The Legends of Lemuria and Creation.

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posted on Sep, 23 2011 @ 06:16 PM
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Most of you heard the legend of Atlantics, The island of advanced people that lived on an island in the Atlantic ocean that later was lost to a “Great Flood”. Come to find out there was also a little know Legend of the People of Lemuria, an advanced people that lived on a large Island in the Pacific Ocean during the same time period of Atlantics.

The Legend of Lemuria spans from many cultures. The Polynesians have storys of a “Mother Island (Mother land/ MU)” of mankind lost in the seas. The Samoans called the place Bolutu. An island bearing fruits and trees of plenty, once picked the tree would immediately replace the fruit. On Bolutu, men could walk through trees, houses, any physical object without any resistance. The Maoris of New Zealand talk of arriving long ago from a sinking island called “Hawaiki”. A vast Mountainous island lost to the sea. Lemuria is interesting because geologists have found large sections of land that use to connect all asia and islands in the pacific.

The Legend goes that lemuria sank and its inhabitants fled to Asia, India, Mesopotamia, Egypt and even the Americans, Story has it that the lemurias that fled to America established a underground city under a Mountain. This Mountain has later become known as Mt Shasta and is located in California. I’m from California have heard many strange stores of the Mt Shasta people that live underground. Mt Shasta is also a UFO hot spot where even my uncle has filmed strange lights in the sky and was even put on TV via the local news station.

What is interesting is nearly all cultures around the world, even isolated cultures, talk of a paradise of no labor. They talk of later losing their innocence, having to work and feel pain and later of a great flood. Is there really one location where all mankind came from and later migrated around the world? Could Lemuria be the starting place of mandkind? It really puts in question the stories of creation. It can’t be a coincidence that all these people have the same story from all around the world.

What if we were all at one time Spiritual beings of “light” like the legends have it and we lost that during an “event”. Mankind might have been from a higher frequency and now are in a lower physical frequency of consciousness, one that we return to when we die. This will help explain the old stories of innocent times of no pain, hunger, or death that we hear from all around the world. Who knows....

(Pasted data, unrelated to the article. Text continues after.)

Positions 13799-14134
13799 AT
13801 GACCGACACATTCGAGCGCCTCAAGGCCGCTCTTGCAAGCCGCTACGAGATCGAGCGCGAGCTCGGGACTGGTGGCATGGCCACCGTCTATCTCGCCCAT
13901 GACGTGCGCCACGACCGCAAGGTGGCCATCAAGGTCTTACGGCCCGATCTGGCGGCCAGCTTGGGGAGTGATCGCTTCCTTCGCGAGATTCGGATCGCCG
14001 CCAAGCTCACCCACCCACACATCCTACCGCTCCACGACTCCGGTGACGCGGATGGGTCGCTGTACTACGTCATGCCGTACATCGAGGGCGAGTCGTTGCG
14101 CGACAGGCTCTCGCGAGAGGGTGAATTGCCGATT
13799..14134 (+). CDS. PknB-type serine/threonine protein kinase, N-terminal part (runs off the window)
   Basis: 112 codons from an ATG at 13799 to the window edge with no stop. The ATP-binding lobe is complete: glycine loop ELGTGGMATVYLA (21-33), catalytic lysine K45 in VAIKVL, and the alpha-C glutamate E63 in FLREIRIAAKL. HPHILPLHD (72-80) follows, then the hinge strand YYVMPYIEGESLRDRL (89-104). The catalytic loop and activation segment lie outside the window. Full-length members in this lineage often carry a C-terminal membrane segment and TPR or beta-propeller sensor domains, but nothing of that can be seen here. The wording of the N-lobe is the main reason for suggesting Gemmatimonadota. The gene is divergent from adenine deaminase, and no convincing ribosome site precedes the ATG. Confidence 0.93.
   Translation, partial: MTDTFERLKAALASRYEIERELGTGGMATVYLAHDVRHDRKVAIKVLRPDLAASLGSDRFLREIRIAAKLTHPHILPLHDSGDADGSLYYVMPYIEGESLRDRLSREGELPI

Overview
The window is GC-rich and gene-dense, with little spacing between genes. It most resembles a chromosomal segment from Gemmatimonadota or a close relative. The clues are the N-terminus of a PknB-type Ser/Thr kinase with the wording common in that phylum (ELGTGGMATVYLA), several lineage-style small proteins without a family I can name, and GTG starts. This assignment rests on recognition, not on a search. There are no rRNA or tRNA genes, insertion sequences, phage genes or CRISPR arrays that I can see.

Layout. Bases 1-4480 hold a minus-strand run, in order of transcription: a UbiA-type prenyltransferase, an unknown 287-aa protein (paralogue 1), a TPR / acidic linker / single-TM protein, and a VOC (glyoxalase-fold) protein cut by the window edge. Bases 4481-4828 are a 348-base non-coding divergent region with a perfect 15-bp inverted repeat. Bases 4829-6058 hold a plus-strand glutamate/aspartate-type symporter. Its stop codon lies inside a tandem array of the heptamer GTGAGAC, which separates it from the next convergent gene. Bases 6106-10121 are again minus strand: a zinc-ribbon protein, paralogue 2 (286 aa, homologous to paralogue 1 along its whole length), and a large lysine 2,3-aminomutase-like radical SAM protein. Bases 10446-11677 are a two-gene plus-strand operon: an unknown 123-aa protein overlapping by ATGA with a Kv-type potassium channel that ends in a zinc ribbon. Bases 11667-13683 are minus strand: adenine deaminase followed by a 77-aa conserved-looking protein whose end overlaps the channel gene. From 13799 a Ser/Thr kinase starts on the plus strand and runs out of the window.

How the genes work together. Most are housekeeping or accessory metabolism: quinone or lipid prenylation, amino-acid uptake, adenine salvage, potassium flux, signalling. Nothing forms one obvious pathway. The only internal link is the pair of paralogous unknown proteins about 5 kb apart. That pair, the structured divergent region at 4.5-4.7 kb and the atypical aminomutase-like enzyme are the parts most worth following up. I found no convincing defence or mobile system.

edit on 23-9-2011 by camaro68ss because: (no reason given)
edit on 23-9-2011 by camaro68ss because: (no reason given)




posted on Sep, 23 2011 @ 06:24 PM
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Mu was in the south pacific...Zeeland was in the north Atlantic. two different sunken continents.



posted on Sep, 23 2011 @ 06:25 PM
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Look up the spirit science series to get some potential new info. Episodes 12 is where you want to start.

I'd give a link but I'm on my phone.

PS - the entire series is pretty good. Worth the watch!!!



posted on Sep, 23 2011 @ 06:30 PM
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Apparently, there are some powerful quartz crystals from Lemuria.



posted on Sep, 23 2011 @ 06:44 PM
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Well there are odd ruins off of the coast of Japan
perhaps they have some link to the legend of lumeria



posted on Sep, 23 2011 @ 07:04 PM
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This is an interesting topic. I believe there is something in the pacific. I try to approach the subject with an open mind. I have went on my own researches and when I did some scanning of the pac ocean, there really doesn't seem to be any contenders.
So I went down different avenue. If we consider the time frame, which is completely outside the realms of mainstream academia, this would mean the earth had a different face.
I kept this in mind and here is one of my conclusions.

Parts of Mu sank due to the rising of the sea levels, the remnants would be found in what we call 'micronesia' and the galapagos islands. I may be on to something considering this is one of the places the myths still survives.

This is my other view and its the one I favor and the one I stick with. I believe mu has something to do with antarctica. Mu is described as a fruitful paradise, trees, animals the works. There are fossilized remnants of all of the above. Hitler, as disgusting as he was, he had a fascination with arcane knowledge and myths. This fascination lead him to many temples, sacred mountains and even ANTARCTICA. If the earth shifted, the poles were different, which leads me to believe the light and energy was distributed to the lands in a different way. What I'm trying to say Antarctica was ice free. If we want to know what it was like look at its neighboring lands. Afirica and South America would have been connected and I believe Antarctica had a jungle similiar to them since their jungles are very similar.
I believe the true Mu people did not fall with the island. the legend goes the island was sank, because of the leader a pure white skin and white haired leader became full of greed and arrogance. I believe Mu had all kinds of people by the way like egypt. But, I believe the people did flee to various parts, and they left bread crumbs for someone to follow. There are alot of places that have Mu legends that never reach the discussion table, west and central africa, california, and many other places.


This is just my take from reading and researching.....



posted on Sep, 23 2011 @ 08:49 PM
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The children of James Churchward and Augustus Le Plongeon still gather admiring glances



posted on Sep, 23 2011 @ 09:16 PM
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I always thought the idea of Lemuria first came about in the 19th century as a way to explain the distribution of Lemurs.
Wiki...